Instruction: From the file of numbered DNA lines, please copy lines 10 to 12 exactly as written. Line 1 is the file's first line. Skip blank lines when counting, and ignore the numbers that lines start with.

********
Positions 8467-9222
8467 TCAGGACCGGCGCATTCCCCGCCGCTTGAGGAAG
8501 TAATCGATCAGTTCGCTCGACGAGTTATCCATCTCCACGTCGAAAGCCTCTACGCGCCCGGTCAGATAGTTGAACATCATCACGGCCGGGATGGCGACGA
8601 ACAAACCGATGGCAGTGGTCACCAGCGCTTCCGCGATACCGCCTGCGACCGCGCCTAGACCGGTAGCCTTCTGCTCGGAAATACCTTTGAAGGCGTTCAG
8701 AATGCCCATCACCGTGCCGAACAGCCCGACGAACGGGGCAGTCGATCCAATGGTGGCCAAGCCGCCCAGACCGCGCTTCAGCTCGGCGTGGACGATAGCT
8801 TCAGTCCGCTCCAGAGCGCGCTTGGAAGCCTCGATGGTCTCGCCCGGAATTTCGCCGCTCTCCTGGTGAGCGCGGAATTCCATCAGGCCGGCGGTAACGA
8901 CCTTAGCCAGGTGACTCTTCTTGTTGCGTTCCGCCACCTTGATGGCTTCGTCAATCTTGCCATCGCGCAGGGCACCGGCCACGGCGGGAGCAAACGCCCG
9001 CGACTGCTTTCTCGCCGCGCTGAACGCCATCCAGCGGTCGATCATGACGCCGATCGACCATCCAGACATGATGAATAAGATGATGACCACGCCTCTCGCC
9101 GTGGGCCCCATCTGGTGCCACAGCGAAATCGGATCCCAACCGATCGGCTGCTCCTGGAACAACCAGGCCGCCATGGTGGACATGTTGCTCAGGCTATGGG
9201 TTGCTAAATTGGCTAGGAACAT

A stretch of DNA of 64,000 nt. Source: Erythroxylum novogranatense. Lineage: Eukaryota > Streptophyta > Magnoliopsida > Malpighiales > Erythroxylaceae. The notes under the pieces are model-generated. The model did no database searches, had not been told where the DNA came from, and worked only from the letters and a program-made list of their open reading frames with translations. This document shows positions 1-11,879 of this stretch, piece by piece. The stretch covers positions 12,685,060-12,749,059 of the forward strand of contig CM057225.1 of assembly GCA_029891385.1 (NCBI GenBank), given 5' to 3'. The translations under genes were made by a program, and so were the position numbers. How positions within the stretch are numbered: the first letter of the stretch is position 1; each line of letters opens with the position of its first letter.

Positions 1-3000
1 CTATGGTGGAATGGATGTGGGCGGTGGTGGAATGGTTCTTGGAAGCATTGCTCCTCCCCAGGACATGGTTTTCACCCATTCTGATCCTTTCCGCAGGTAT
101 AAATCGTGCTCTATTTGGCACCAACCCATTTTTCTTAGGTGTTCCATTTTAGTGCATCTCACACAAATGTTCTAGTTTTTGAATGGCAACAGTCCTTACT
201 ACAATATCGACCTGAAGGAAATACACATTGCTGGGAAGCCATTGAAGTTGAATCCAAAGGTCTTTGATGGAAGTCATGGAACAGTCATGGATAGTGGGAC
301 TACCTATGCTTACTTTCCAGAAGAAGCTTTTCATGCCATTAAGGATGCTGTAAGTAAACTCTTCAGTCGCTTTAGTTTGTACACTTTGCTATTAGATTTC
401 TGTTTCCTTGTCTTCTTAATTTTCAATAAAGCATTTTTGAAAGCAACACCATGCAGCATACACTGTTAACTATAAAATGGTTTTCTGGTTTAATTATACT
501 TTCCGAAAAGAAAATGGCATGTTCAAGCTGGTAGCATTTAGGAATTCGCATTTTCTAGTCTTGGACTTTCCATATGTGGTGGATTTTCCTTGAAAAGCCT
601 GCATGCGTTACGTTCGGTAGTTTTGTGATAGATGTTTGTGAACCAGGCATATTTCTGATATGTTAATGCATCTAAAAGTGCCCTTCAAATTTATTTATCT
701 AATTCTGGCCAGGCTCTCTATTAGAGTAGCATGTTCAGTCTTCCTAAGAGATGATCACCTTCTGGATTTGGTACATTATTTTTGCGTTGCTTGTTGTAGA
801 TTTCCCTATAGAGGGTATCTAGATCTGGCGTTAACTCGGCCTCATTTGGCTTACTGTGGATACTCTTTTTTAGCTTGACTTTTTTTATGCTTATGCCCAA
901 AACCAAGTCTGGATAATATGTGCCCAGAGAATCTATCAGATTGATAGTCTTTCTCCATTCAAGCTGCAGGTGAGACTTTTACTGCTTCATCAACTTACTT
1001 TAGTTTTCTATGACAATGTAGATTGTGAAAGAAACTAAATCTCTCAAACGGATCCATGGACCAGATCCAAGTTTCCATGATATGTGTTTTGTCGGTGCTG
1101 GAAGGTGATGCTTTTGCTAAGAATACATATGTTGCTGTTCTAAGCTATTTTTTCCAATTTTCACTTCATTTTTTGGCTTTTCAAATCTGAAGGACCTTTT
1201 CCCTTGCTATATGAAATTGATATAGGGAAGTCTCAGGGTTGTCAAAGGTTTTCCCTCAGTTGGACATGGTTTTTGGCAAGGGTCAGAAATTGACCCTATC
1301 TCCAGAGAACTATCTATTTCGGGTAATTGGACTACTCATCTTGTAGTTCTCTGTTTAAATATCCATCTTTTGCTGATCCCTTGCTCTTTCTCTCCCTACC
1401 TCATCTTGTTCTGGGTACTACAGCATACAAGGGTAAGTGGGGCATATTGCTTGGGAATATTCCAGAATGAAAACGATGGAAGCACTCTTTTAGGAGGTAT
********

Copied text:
9201 TTGCTAAATTGGCTAGGAACAT

A stretch of DNA of 64,000 nt. Source: Erythroxylum novogranatense. Lineage: Eukaryota > Streptophyta > Magnoliopsida > Malpighiales > Erythroxylaceae. The notes under the pieces are model-generated. The model did no database searches, had not been told where the DNA came from, and worked only from the letters and a program-made list of their open reading frames with translations. This document shows positions 1-11,879 of this stretch, piece by piece. The stretch covers positions 12,685,060-12,749,059 of the forward strand of contig CM057225.1 of assembly GCA_029891385.1 (NCBI GenBank), given 5' to 3'. The translations under genes were made by a program, and so were the position numbers. How positions within the stretch are numbered: the first letter of the stretch is position 1; each line of letters opens with the position of its first letter.

Positions 1-3000